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Henry the Sixth, iii. 1, as well as with regard to that of the compound which occurs in Troilus and Cressida,

iii. 2,

“And mighty states characterless are grated

To dusty nothing.” -The stage direction near the beginning of this speech is merely Knock in the original edition.

214. Lucius, who's that knocks ? —Who is that who knocks? The omission of the relative is a familiar ellipsis. Vid. 34. Who's, and not who is, is the reading of all the Folios. It is unnecessary to suppose that the two broken lines were intended to make a whole between them. They are best regarded as distinct hemistichs. Mr Collier, however, prints " Who is't that knocks ?” Does he follow his MS. annotator in this ?

217. The Lig. (for Ligarius) is Cai. throughout in the original text. The authority for the prænomen Çaius, by which Ligarius is distinguished throughout the Play, is Plutarch, in his Life of Brutus, towards the beginning.

218. To wear a kerchief:-Kerchief is cover-chief, the chief being the French chef, head (from the Latin Cap-ut, which is also the same word with the English Head and the German Haupt). But, the proper import of chief being forgotten or neglected, the name kerchief came to be given to any cloth used as a piece of dress. In this sense the word is still familiar in handkerchief, though both kerchief itself and its other compound neckerchief are nearly gone out. In King John, iv. 1, and also in As You Like It, iv. 3 and v. 2, the word in the early editions is handkercher; and this is likewise the form in the Quarto edition of Othello.

218. Would you were not sick !—I do not understand upon what principle, or in what notion, it is that the Shakespearian editors print would in such a construction as this with an apostrophe ('Would). Even if it is to be taken to mean I would, the I will not be a part of the

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word which has been cut off, like the i of it in the contraction 'tis.

221. Thou, like an exorcist.-—“Here,” says Mason, , "and in all other places where the word occurs in Shakespeare, to exorcise means to raise spirits, not to lay them; and I believe he is singular in his acceptation of it." The only other instances of its occurrence, according to Mrs Clarke, are ;--in the song in Cymbeline, iv. 2 :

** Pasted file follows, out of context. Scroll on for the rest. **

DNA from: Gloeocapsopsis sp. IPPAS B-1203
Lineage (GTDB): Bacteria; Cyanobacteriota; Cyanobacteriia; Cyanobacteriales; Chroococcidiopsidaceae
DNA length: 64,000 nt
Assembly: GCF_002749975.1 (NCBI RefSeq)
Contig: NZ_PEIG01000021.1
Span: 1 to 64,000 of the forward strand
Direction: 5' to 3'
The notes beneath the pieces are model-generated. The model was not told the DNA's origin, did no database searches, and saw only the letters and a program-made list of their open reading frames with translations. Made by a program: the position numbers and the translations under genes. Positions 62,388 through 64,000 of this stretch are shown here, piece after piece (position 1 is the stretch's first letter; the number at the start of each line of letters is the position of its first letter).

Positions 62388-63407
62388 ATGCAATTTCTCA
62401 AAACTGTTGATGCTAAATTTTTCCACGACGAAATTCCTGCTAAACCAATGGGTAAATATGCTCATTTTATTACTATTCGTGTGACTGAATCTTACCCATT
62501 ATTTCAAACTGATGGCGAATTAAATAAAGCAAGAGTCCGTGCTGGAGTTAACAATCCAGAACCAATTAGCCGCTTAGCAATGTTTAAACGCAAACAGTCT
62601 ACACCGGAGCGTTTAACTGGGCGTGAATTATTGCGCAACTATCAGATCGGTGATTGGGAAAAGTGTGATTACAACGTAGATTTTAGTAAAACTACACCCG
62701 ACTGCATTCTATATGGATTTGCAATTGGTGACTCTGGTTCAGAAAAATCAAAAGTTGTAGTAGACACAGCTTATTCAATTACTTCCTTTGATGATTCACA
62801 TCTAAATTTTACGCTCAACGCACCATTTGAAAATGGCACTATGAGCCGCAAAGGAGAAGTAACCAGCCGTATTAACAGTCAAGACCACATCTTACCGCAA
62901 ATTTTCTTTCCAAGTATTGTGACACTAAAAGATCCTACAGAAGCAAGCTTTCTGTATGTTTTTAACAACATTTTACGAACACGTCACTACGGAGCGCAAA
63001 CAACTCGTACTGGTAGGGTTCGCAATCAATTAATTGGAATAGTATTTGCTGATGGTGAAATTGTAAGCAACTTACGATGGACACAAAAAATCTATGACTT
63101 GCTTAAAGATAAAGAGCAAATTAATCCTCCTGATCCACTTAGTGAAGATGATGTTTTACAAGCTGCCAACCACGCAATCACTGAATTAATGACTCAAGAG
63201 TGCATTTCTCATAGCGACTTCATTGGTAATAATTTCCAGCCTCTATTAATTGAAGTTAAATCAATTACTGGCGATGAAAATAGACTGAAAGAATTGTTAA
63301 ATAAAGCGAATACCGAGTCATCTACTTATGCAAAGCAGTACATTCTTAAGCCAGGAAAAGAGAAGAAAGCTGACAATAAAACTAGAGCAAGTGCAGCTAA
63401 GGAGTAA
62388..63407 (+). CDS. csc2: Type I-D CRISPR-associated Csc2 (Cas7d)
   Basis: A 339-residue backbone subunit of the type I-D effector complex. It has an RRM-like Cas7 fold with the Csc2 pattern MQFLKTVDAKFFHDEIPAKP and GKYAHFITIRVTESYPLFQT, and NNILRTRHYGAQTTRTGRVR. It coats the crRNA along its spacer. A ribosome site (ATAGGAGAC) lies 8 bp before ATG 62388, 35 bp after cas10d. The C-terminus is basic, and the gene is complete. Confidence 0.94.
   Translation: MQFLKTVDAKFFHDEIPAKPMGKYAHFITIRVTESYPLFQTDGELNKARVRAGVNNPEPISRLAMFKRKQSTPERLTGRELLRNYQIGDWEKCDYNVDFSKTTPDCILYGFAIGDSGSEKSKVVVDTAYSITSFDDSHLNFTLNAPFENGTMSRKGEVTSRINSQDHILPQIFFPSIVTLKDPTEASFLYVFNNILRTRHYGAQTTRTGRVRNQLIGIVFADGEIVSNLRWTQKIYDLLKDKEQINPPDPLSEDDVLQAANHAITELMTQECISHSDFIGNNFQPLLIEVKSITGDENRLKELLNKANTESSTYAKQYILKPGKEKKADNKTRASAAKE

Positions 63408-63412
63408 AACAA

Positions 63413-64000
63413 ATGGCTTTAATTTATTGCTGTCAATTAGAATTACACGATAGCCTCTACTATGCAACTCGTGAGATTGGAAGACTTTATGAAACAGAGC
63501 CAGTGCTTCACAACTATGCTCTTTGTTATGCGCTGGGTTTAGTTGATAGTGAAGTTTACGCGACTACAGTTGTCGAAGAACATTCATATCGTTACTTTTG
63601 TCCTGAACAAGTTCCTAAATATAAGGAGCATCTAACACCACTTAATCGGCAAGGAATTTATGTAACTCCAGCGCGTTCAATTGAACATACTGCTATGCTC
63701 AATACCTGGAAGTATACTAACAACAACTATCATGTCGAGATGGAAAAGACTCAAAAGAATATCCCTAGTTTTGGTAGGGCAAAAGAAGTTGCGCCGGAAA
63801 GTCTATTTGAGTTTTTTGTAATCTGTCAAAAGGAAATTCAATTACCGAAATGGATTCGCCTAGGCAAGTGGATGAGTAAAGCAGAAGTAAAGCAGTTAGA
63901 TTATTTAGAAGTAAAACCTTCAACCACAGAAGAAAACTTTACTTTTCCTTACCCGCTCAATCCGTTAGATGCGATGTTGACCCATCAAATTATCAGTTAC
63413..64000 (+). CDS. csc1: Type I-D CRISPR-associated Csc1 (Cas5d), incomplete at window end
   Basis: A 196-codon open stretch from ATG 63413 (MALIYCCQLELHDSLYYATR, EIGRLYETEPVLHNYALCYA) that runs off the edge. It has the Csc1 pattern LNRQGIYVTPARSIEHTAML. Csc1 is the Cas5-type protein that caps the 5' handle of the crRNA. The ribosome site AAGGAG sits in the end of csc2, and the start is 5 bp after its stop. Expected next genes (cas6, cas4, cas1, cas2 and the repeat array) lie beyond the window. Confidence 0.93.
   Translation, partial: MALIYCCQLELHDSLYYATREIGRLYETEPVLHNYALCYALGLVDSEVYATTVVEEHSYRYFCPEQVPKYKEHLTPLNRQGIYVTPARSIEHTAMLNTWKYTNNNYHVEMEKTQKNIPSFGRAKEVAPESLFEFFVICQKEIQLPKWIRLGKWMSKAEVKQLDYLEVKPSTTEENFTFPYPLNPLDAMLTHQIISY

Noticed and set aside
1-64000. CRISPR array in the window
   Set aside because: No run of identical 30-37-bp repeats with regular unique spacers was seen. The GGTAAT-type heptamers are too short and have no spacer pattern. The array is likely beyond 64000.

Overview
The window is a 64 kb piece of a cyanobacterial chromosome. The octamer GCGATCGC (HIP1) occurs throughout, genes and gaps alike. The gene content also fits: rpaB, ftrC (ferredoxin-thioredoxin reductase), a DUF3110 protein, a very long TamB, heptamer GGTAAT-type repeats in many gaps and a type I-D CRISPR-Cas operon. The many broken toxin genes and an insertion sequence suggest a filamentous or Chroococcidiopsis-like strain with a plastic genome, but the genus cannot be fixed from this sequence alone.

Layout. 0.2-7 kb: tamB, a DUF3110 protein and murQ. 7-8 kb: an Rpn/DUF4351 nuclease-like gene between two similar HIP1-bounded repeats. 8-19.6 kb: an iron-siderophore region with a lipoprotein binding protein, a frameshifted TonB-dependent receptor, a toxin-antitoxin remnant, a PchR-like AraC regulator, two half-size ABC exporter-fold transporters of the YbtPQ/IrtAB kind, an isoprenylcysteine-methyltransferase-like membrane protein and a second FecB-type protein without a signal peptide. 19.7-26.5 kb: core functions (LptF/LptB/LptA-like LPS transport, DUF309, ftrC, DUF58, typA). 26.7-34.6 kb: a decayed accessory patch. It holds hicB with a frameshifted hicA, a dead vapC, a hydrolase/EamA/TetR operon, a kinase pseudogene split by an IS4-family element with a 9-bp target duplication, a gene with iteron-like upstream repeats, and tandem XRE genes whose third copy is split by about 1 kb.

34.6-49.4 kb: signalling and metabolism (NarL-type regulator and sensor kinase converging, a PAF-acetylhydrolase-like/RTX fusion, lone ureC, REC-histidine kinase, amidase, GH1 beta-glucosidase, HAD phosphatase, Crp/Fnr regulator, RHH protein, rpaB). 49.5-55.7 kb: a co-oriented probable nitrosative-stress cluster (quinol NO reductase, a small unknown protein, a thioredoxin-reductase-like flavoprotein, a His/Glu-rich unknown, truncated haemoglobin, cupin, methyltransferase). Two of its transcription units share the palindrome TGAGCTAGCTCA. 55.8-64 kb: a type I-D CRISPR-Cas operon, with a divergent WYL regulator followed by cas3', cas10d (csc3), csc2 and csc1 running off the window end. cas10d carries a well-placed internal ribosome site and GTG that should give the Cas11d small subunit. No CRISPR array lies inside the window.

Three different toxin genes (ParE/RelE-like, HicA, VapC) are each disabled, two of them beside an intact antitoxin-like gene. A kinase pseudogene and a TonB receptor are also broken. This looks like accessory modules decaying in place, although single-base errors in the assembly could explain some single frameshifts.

“No exorciser harm thee!
Nor no witchcraft charm thee!
Ghost unlaid forbear thee!

Nothing ill come near thee!”
in All's Well that Ends Well, v. 3, where, on the ap-
pearance of Helena, thought to be dead, the King ex-

" Is there no exorcist Beguiles the truer office of mine eyes ?and in the Second Part of King Henry the Sixth, i. 4, where Bolingbroke asks,“ Will her ladyship (the Duchess of Gloster] behold and hear our exorcisms ?” meaning the incantations and other operations by which they were to raise certain spirits.- In Mr Collier's regulated text, in this speech, at the words “ Soul of Rome," we have the stage direction, " Throwing away his bandage."

221. My mortified spirit.-Mor-ti-fi-ed here makes four syllables, spirit counting for only one. And mortified has its literal meaning of deadened.

224. As we are going To whom it must be done. While we are on our way to those whom it must be done to. The ellipsis is the same as we have in 105, “From that it is disposed.” I do not understand how the words are to be interpreted if we are to separate going from what follows by a comma, as is done in most editions.

225. Set on your foot. This was probably a somewhat energetic or emphatic mode of expression. In Scotland they say, "Put down your foot" in exhorting one to walk

on briskly.- At the end of this speech the old copies have Thunder as a stage direction.

SCENE II.-The same.

A Room in CÆSAR's Palace.

Thunder and Lightning. Enter CÆSAR in his night-goron. 227. Cæs. Nor heaven, nor earth, have been at peace to-night:

Thrice hath Calphurnia in her sleep cried out,
Help, ho! they murder Cæsar!--Who's within ?

Enter a SERVANT.
Serv. My lord ?
229. Cæs. Go bid the priests do present sacrifice,
And bring me their opinions of success.
Serv. I will, my lord.

Cal. What mean you, Cæsar? Think you to walk forth?
You shall not stir out of your house to-day.

Cæs. Cæsar shall forth: The things that threatened me
Ne'er looked but on my back; when they shall see

The face of Cæsar, they are vanished.
233. Cal. Cæsar, I never stood on ceremonies,